Zanu-PF national political commissar Victor Matemadanda has made personal attacks on outspoken former Botswana President Ian Khama who has urged Zimbabweans to press harder in their quest to free themselves despite renewed onslaught on citizen freedoms by President Emmerson Mnangagwa.
Addressing a Manicaland provincial party meeting in Mutare at the weekend, Matemadanda said Khama was incapable of talking sense after failing to have a family of his own.
“There is another man who has a crisis of not knowing whether he is black or white, he is in Botswana, but worse, he has never been able to convince just one woman to be his. That is Ian Khama,” he charged.
“A man who has never married to say I want to involve myself in the issues of Zimbabwe, when you don't have the courage of telling a woman that you love her. Zimbabwe is above that level of being advised by men who have never married. We have better things to think of and do.”
Khama recently told a Botswana radio station that he regrets attending President Mnangagwa's inauguration,
“Time has come for Zimbabweans to do something much more. Even if it means a personal sacrifice, withdrawal of labour crossing the borders to make neighbouring states pay attention to what is happening in Zimbabwe,” said the ex-leader in an interview on Botswana's Duma FM.
Khama said he “regrets” attending President Emmerson Mnangagwa's inauguration when the former was still President three years.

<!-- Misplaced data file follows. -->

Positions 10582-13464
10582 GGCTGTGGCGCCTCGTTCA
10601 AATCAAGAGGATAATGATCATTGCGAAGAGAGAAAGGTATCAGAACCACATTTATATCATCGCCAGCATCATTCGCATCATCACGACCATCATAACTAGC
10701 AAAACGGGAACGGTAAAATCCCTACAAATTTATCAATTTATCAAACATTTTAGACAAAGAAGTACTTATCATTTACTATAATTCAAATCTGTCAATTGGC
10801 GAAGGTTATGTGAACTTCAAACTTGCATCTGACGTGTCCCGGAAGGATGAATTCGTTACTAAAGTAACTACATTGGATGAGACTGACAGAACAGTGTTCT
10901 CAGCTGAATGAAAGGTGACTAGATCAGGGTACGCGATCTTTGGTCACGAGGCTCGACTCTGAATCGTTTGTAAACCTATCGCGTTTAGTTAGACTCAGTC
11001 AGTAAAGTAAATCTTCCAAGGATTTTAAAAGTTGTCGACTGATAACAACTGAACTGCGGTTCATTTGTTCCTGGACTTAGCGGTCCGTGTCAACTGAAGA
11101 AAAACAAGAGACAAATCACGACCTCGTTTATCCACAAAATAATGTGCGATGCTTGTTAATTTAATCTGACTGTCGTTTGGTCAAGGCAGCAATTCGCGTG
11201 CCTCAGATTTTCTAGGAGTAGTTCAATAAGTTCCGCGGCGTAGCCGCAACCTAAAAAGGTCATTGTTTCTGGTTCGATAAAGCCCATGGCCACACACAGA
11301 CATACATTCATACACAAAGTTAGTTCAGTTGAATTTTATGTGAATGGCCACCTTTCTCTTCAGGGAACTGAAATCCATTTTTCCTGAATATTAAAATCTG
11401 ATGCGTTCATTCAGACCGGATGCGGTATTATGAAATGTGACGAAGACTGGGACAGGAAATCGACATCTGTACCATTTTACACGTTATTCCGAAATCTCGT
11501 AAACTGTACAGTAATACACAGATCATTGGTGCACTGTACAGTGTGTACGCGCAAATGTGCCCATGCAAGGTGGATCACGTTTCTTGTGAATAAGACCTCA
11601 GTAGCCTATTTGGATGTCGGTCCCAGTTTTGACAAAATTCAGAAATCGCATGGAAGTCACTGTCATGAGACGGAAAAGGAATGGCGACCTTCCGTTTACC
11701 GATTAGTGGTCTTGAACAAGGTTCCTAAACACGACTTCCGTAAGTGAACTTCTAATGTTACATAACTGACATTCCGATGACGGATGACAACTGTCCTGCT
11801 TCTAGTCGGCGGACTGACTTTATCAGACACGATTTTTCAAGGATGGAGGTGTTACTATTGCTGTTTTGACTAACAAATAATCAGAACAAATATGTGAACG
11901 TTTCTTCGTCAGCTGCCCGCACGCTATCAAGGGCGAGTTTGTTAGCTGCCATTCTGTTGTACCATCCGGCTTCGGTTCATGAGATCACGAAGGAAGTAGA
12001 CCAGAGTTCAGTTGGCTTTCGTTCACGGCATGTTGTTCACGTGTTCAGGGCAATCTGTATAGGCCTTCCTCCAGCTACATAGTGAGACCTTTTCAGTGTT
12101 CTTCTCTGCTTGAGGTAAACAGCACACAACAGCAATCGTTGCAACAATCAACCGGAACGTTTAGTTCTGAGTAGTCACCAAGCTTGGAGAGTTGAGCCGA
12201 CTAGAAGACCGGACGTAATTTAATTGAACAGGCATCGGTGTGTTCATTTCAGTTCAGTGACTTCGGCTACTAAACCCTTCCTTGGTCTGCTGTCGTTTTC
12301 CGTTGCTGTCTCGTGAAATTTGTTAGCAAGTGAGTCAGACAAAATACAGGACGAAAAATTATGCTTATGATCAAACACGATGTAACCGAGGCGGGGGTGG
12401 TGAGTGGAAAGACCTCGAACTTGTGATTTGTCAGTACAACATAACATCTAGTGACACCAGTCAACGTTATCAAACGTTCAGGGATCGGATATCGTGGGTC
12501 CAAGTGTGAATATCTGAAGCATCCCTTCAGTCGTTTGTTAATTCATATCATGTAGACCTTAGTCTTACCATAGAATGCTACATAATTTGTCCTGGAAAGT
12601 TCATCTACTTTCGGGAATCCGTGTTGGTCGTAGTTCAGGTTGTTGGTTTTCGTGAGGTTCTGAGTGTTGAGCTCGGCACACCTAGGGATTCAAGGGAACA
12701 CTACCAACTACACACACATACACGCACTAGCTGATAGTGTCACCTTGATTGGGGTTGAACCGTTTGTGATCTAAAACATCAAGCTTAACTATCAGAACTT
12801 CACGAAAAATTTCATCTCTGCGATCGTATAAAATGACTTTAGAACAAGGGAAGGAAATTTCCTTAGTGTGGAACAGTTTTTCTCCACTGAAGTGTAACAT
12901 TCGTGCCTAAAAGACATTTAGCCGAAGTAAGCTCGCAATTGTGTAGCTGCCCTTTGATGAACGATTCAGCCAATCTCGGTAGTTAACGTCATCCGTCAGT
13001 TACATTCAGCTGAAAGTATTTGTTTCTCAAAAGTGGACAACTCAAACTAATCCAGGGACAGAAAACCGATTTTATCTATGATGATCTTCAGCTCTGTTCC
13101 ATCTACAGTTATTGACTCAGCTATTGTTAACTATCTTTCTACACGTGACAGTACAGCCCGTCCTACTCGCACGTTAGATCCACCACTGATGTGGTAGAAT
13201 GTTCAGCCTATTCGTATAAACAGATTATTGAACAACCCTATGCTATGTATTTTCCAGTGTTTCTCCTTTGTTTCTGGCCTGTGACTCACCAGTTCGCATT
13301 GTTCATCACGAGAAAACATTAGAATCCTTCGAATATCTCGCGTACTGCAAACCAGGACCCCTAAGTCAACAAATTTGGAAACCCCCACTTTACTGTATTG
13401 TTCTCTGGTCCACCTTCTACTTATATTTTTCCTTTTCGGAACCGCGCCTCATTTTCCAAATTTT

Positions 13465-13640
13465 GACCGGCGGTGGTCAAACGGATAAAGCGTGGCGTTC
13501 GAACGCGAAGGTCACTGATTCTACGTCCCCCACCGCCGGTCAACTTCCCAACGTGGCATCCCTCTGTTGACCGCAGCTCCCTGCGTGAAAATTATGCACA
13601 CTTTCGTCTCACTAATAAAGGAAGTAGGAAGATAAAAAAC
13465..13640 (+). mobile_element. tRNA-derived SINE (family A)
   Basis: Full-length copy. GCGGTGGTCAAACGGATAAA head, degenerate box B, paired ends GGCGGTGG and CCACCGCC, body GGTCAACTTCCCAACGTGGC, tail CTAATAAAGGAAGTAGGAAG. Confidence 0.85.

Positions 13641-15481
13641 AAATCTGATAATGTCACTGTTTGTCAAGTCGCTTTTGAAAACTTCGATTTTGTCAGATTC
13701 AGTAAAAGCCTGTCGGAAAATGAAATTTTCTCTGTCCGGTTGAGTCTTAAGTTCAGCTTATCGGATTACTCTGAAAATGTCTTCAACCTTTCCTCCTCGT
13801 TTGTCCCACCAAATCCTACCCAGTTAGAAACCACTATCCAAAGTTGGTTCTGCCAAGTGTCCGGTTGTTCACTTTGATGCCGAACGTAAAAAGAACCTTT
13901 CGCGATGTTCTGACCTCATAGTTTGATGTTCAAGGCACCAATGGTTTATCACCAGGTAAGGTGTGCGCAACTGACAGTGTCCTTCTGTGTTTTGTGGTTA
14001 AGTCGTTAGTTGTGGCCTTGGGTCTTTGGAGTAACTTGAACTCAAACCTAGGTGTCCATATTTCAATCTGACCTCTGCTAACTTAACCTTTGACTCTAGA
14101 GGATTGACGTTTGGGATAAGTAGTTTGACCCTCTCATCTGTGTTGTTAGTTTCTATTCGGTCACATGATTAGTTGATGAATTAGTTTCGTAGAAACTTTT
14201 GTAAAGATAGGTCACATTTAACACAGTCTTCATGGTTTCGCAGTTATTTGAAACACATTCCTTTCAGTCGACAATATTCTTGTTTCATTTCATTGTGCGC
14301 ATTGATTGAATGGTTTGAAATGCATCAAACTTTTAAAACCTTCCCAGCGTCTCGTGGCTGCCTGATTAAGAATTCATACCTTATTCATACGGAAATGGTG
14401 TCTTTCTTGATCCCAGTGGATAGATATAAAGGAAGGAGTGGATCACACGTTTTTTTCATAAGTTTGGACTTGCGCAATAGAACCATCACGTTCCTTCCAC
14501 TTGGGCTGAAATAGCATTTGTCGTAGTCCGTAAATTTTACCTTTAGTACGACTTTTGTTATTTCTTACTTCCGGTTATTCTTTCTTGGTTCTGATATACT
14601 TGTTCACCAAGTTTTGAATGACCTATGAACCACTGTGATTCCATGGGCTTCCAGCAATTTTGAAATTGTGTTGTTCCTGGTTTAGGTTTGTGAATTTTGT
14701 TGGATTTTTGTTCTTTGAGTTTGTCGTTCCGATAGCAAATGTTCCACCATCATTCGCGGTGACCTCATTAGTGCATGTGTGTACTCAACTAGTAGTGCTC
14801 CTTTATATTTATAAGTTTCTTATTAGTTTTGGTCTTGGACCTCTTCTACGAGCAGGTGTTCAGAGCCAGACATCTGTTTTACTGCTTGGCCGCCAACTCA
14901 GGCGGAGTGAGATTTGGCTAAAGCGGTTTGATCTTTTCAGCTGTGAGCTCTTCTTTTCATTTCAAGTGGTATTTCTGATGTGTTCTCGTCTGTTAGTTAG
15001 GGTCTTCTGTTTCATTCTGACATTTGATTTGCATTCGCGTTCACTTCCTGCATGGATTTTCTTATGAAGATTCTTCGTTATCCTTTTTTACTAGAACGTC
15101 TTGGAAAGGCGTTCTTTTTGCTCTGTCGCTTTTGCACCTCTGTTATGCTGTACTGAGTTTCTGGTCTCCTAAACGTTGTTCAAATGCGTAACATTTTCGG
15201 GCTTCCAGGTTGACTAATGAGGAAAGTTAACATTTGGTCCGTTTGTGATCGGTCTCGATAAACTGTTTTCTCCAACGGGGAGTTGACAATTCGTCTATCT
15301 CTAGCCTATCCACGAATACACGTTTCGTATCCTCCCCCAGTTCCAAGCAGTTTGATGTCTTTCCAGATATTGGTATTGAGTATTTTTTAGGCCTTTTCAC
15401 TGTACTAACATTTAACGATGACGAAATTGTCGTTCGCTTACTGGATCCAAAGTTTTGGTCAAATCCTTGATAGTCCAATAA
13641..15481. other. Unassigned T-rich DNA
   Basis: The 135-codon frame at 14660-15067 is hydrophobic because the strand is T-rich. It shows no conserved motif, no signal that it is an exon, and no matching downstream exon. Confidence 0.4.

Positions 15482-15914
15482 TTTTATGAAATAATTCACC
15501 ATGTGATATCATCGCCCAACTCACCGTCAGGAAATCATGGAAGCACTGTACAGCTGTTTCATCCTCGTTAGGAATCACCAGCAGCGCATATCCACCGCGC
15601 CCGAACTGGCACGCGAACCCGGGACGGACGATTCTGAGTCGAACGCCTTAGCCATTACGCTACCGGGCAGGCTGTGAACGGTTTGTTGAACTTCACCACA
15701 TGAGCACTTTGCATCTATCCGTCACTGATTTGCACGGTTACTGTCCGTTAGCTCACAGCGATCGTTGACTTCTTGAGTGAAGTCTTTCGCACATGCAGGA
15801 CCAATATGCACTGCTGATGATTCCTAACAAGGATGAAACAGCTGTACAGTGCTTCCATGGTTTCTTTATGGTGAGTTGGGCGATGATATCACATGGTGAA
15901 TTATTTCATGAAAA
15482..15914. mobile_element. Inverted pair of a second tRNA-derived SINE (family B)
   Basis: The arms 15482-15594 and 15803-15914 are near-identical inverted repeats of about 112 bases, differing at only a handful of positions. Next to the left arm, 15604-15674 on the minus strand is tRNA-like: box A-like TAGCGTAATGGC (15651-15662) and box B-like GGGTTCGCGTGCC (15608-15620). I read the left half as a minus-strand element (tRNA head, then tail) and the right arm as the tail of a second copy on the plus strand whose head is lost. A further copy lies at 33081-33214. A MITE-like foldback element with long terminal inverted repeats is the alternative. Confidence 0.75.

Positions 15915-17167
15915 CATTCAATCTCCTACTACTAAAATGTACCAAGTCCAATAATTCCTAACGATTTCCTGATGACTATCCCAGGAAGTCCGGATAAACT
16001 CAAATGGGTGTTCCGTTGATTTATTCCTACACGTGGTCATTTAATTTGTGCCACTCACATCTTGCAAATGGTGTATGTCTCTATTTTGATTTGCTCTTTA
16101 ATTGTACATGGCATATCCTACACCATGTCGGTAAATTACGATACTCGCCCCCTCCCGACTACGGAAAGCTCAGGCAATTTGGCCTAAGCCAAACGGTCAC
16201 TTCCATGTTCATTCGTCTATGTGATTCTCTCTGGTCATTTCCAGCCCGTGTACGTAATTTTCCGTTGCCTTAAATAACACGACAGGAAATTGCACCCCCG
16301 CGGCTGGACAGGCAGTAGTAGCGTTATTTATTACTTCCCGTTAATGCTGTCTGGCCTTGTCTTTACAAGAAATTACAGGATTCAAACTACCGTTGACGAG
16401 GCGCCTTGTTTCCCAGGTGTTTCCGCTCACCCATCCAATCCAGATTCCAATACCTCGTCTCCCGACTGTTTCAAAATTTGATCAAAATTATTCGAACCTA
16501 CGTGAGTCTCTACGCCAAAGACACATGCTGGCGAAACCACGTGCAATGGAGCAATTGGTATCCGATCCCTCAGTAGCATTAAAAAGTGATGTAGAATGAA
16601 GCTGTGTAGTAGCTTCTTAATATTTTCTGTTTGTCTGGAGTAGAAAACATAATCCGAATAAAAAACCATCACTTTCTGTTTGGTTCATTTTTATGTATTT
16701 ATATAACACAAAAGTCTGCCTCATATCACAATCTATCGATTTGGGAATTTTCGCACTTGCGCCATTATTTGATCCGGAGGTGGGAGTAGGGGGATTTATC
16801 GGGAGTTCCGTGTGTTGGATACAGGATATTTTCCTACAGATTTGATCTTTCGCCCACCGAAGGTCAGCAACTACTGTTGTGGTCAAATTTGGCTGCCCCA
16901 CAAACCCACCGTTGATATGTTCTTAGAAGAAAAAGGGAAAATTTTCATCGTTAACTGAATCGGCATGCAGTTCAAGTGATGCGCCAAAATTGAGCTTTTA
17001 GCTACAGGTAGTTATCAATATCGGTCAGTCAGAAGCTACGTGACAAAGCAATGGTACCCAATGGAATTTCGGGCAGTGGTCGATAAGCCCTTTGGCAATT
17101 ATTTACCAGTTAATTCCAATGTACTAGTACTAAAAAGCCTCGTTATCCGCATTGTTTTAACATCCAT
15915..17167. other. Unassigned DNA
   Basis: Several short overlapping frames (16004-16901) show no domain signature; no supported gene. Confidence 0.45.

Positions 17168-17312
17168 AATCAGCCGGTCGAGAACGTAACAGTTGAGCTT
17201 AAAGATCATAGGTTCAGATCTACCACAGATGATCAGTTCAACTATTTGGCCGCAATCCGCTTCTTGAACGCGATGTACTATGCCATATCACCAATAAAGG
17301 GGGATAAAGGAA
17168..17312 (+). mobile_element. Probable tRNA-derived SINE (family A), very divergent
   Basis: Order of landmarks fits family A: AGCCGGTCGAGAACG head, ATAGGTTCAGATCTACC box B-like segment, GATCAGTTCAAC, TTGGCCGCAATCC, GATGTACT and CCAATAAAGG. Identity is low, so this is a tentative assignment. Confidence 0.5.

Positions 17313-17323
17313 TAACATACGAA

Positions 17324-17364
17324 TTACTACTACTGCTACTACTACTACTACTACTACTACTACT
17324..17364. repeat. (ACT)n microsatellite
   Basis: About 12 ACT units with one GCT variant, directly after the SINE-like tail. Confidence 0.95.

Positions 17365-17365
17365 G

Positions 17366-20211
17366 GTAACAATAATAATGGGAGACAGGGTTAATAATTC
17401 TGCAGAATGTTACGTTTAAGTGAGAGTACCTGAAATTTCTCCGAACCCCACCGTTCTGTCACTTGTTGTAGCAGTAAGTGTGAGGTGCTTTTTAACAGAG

The former President said he attended the inauguration in the hope Mnangagwa would keep promises of restoring the troubled country to good fortune.
“I was really happy to share the words he (Mnangagwa) expressed at that inauguration about how he planned to take the nation of Zimbabwe forward. Coming away from that event, I thought to myself that this is great news and I wished him all the best,” he said.
At the time, Mnangagwa had ousted Robert Mugabe as President with assistance from the military.
Said Khama, “I saw this as an opportunity for Zimbabwe to break from the past ways of doing things as there were indications that the country will be on the path to prosperity again.
“Sadly, that part of the letter which hoped that there would be a new dispensation unfortunately has not happened and Zimbabweans are saying their situation is now worse than it was under Mugabe.”
Khama said Zimbabwe needed free and fair elections to allow its citizens to exercise their democratic right to choose their leaders.
“The problem is that there has been rigging of elections which has not allowed that to happen as we now hear from Zimbabweans who have come to work here,” Khama said.
The ex-leader said Zimbabweans were suffering from a lot of difficulties.
“That country has so much potential, the biggest and greatest resource are the people who are able to turn things around. I think that is a starting point,” he said.
He urged Zimbabweans to keep trying their best despite hanging on to hardships for too long.